The way towards implementation of carbon capture and storage projects in Europe

Coal power plant with CCS

Publish date: May 3, 2009

Written by: Camilla Langsholt

BRUSSELS - The office of Chris Davies, Member of the European Parliament (MEP), together with the Carbon Capture and Storage Association (CCSA) held a hearing in the European Parliament Wednesday, April 29th to discuss implementing 10 to 12 carbon capture and storage projects across Europe over the next six years.

The panel included Jan Panek from the European Commission’s DG Transport and Energy, Pjotr Tulej from DG Environment, Guy Turner form New Energy Finance, as well as Graeme Sweeney, Chairman of the European Technology Platform for Zero Emission Fossil Fuel Power Plants (ZEP). The panel was moderated by MEP Chris Davis and Jeff Chapman from CCSA.

The aim of the hearing was to identifying appropriate financial mechanisms to enable the 10-12 carbon capture and storage (CCS) projects across Europe to be rolled out by 2015.

To this end the European Union (EU) agreed, as part of the Emission Trading Scheme Directive approved in December 2008, to allocate 300 million EU emission allowances (EUAs) to support the CCS demonstration plants.  

How these EUAs will be spent for the projects is currently being discussed in a so-called comitology process in the EU’s Climate Change Committee, where the European Commission along with national experts will define the detailed criteria and procedures.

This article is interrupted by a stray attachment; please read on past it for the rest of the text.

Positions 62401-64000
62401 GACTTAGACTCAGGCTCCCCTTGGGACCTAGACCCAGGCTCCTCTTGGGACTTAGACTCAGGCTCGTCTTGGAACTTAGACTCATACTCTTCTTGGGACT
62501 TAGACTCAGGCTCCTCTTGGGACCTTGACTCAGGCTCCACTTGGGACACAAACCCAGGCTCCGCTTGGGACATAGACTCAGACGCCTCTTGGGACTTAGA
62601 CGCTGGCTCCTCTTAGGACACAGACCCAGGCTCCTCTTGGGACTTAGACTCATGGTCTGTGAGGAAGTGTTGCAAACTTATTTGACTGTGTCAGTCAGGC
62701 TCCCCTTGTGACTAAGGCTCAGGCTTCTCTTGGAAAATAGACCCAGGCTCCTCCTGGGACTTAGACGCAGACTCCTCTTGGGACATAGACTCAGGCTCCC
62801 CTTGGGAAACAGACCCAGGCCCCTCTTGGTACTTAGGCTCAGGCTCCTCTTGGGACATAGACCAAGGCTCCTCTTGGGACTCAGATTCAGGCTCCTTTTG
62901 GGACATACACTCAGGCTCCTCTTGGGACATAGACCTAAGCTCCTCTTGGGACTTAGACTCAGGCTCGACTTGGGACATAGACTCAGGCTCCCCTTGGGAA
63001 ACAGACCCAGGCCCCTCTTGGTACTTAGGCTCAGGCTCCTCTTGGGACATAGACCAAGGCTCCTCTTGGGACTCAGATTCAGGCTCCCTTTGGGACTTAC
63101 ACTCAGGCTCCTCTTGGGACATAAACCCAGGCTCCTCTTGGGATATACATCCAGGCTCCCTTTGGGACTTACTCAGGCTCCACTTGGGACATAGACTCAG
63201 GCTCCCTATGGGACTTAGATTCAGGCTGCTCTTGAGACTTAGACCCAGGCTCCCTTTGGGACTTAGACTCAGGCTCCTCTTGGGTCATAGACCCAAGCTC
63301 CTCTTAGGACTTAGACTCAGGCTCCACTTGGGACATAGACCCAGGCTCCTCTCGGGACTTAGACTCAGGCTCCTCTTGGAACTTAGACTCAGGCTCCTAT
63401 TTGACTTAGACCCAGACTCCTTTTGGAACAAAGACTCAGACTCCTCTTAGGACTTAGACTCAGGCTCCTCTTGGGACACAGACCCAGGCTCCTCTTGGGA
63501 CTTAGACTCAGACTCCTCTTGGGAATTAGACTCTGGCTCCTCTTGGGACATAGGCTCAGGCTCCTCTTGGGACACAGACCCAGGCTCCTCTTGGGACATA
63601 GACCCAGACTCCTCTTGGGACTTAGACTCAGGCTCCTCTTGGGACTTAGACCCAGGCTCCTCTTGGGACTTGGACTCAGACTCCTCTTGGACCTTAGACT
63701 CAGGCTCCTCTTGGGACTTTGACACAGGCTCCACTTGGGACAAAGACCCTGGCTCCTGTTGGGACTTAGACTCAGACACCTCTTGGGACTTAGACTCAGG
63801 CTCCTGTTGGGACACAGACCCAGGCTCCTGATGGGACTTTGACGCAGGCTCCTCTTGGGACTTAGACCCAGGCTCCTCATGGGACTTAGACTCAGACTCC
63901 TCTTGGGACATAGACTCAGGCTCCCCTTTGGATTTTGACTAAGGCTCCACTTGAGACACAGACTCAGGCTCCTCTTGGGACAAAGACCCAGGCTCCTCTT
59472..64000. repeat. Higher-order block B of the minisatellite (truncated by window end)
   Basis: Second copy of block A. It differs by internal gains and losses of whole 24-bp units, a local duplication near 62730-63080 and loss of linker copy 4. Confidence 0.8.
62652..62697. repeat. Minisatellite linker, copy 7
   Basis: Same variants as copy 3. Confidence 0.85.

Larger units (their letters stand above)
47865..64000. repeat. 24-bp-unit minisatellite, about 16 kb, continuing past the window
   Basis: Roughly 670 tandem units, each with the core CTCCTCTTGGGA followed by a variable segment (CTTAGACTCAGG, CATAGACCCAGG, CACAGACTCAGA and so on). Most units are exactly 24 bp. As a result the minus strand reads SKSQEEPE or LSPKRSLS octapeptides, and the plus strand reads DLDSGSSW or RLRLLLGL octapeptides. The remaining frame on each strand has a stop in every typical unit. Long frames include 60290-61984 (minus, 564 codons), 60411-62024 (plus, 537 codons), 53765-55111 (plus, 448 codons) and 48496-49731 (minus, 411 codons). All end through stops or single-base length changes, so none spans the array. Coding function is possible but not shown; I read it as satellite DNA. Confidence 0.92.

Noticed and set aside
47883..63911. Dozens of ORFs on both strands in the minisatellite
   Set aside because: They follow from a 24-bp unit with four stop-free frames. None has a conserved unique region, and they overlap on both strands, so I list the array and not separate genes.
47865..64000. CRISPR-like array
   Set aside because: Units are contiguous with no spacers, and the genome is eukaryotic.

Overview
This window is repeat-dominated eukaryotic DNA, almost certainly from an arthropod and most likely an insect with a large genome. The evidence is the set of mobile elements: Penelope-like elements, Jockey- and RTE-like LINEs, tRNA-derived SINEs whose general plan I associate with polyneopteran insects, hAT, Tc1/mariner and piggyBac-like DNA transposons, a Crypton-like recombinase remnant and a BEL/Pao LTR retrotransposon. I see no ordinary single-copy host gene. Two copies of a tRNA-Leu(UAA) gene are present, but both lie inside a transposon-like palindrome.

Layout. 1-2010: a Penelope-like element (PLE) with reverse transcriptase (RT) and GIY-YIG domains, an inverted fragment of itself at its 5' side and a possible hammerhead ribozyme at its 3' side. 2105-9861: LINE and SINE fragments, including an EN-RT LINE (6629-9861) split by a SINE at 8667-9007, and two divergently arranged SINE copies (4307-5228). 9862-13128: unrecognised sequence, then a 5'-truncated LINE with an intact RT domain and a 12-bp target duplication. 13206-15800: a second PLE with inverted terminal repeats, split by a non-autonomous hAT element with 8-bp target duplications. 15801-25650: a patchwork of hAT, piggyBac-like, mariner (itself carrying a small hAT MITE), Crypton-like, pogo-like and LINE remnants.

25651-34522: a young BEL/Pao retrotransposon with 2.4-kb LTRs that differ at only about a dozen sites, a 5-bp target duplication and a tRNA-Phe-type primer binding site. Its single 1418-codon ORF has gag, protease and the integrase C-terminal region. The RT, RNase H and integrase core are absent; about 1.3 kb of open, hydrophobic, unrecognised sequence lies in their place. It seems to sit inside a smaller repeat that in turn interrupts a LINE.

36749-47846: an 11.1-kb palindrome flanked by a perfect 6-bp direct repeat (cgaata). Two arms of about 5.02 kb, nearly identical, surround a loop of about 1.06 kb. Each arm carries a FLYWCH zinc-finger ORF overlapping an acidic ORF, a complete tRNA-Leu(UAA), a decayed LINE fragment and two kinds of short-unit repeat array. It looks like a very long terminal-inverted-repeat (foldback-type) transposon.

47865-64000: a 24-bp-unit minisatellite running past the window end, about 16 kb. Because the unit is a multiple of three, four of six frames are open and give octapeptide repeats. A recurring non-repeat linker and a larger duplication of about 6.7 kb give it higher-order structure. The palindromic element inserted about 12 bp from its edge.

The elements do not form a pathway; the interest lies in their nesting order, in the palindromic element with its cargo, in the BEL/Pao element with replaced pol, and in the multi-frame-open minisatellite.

One of the debated issues is the way to allocate the EU emission allowances and the risk of investment because of the uncertain future value of the allowances on the open market.  

In addition to the financial risk, Guy Turner explained that despite the newly adopted funding mechanisms for CCS, there is still a funding gap to deliver a sufficiently speedy deployment of CCS by 2020.

Eivind Hoff, Director of Bellona Europa, pointed out that regulation effectively banning coal-fired power plants without CCS, that is, through a CO2 emission performance standard (EPS), could be a way to push the industry to fill that gap.

The funding through the EUAs will be split between two non-competing portfolios of CCS and renewable energy sources. The Commission’s general criteria for both portfolios are level of innovation, technological readiness, scale of technology, risk and the CO2 emission reduction potential.

The European Commission has an ambitious timetable for adopting the criteria and procedures for allocating the 300 million EUAs to CCS and renewables projects entry into operation.

In May 2009, the Commission will make an informal proposal to the Climate Change Committee with a following vote hopefully in September 2009. The publication of the first call for proposals will take place at the earliest in December 2009 and the final deadline for proposals will be hopefully in April 2010.

A shortlist will be established by September 2010 and final selection and award will take place at the end of 2011. The CCS projects are scheduled to start operating by the end of 2015.